Nº 5 2013 > Highlights from WPTF‑13 Opinions
Capacity building for IPv6 deployment
What is the urgency about IPv6?
Every device connected to the Internet needs a unique Internet Protocol (IP) address to communicate with other devices. The two versions of IP in use today are Internet Protocol version 4 (IPv4) and Internet Protocol version 6 (IPv6). Introduced in 1983, IPv4 is the most used communication protocol today and has a 4.3 billion-address space.
As with IPv4, the IPv6 address space is managed globally by the Internet Assigned Numbers Authority (IANA), and by the following five Regional Internet Registries (RIRs), each in their designated regions:
- AFRINIC — the African Network Information Center.
- APNIC — serves the Asia-Pacific region.
- ARIN — the American Registry for Internet Numbers.
- LACNIC — Latin American and Caribbean Internet Registry.
- RIPE NCC — Réseaux IP Européens Network Coordination Centre serving Europe, the Middle East and parts of Central Asia.
IANA allocated the last IPv4 blocks in February 2011 to the RIRs, which have put in place measures to manage these remaining blocks. APNIC and RIPE NCC exhausted their regional free IPv4 pools in April 2011 and September 2012, respectively. The exhaustion of free IPv4 pools in North America, Africa and Latin America is predicted to occur between 2014 and 2017.
Future growth of the Internet will require IPv6, with its extremely large address space — it exceeds 340 trillion, trillion, trillion (or 340 undecillion addresses). To give a more tangible idea of the scale, some have compared the number of available IPv6 addresses to the number of grains of sand on the planet.
Migration to IPv6 is gaining speed, and many prominent international web-based businesses have already implemented IPv6 portals. Nevertheless, the proportion of IPv6 traffic on the Internet remains small. As of March 2013, fewer than 16 per cent of all networks that make up the Internet were IPv6-enabled.
IPv6 address allocation and deployment is an important matter for ITU Member States and Sector Members. ITU has taken action, in various forums, to encourage capacity building for the deployment of IPv6. In 2010–2012, an ITU IPv6 group studied IPv6-related address policy issues and, at the request of developing countries, started an ITU IPv6 capacity-building project to facilitate human and infrastructure capacity development in the developing world, in cooperation with other partner organizations and stakeholders.
The Directors of the Telecommunication Standardization Bureau (TSB) and Telecommunication Development Bureau (BDT) have initiated a joint project to help developing countries. The two Directors have also established a website that provides information about global activities being undertaken by relevant entities in the Internet community, for example, RIRs, local Internet registries, operator groups, and the Internet Society (ISOC). RIRs have developed various programmes to create awareness as well as dedicated training focusing on the technical and managerial aspects of deploying IPv6 in IP networks.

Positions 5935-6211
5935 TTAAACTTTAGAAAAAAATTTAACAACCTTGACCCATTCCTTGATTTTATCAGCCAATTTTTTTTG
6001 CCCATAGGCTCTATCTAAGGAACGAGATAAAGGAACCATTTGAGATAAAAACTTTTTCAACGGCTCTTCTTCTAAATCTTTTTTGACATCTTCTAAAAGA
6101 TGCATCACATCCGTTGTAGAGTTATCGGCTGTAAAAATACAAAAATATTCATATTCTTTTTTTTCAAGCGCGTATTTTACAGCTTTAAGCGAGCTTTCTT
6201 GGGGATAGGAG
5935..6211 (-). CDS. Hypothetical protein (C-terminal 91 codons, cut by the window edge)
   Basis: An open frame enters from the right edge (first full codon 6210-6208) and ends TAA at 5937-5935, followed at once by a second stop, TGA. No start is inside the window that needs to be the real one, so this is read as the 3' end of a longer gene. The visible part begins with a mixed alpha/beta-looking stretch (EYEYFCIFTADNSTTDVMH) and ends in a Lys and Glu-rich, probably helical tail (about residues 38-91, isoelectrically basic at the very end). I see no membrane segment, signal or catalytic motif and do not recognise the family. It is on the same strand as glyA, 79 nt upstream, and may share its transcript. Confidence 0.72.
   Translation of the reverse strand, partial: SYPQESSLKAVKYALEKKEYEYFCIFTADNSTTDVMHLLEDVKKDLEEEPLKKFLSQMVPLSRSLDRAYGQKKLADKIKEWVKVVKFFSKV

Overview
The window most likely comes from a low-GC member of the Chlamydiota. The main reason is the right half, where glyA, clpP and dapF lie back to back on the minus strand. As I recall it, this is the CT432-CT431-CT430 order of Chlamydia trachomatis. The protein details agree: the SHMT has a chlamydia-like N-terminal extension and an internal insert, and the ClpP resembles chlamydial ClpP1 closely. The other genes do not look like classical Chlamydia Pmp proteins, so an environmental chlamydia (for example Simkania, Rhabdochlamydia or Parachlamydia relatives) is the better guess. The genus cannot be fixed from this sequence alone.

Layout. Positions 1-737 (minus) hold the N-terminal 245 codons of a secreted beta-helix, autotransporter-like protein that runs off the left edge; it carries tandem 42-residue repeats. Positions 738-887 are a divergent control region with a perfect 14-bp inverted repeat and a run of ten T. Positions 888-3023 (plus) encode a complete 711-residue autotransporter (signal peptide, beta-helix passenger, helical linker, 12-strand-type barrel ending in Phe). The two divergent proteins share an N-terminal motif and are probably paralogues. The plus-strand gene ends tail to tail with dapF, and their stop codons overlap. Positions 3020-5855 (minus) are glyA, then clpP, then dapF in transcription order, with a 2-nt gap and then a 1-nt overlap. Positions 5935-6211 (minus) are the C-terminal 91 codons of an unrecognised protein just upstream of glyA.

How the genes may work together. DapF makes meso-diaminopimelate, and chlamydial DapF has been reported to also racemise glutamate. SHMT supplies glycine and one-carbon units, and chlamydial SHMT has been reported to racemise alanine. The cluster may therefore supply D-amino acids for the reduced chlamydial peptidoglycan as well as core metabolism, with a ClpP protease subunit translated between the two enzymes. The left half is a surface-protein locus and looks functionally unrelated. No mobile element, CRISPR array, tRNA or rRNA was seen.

WTPF‑13 Opinion 3
There could be no greater recognition of IPv6 as a critical factor in global telecommunications today than by the World Telecommunication and Information and Communication Technology Policy Forum (WTPF‑13), which was held in Geneva on 14–16 May 2013. Its Working Group 2 considered “Draft Opinion 3: Supporting Capacity Building for the deployment of IPv6” and “Draft Opinion 4: In Support of IPv6 Adoption and transition from IPv4”, along with contributions from Australia, the United States, Turkey, ISOC, and RIPE NCC.
Contributors expressed their overall support for these two Opinions, which they saw as urgently needed and critical to the sustainable future development of the Internet. The United States, RIPE NCC and ISOC supported these two Opinions as drafted by the WTPF‑13 Informal Experts Group. In particular, RIPE NCC considered that the two draft Opinions address different and distinct areas of concern and interest.
Recognizing the consensus achieved by the Informal Experts Group in preparing the drafts, Australia withdrew an earlier suggestion of merging the texts and supported the adoption of draft Opinions 3 and 4 as they stood.
Turkey presented a proposal to merge the drafts, while other speakers felt that the texts, although not perfect, represented a delicate compromise and should not be significantly amended. Time constraints made it advisable not to reopen debate on the texts and, in a spirit of compromise, Turkey agreed not to insist on merging the two Opinions. Working Group 2 thus agreed to keep Opinions 3 and 4 separate. It then endorsed Opinion 3 unaltered and submitted it to the plenary of the Forum, which also reached consensus making no change to the text.
Gist of Opinion 3
WTPF‑13 expressed the view that every effort should be made to encourage and facilitate the transition to IPv6. Member States and Sector Members should see to it that customer premises equipment, compatible with IPv6, is available and affordable as quickly as possible.
Member States are invited to promote, facilitate and support the fastest possible adoption and migration to IPv6 within their jurisdictions. And Sector Members with web and Internet business are invited to offer their services via IPv6 as quickly as possible.
As for matters regarding the depletion of the IPv4 address pool, they can be minimized by a properly planned transition to IPv6 — and every effort should be made to encourage and support this process.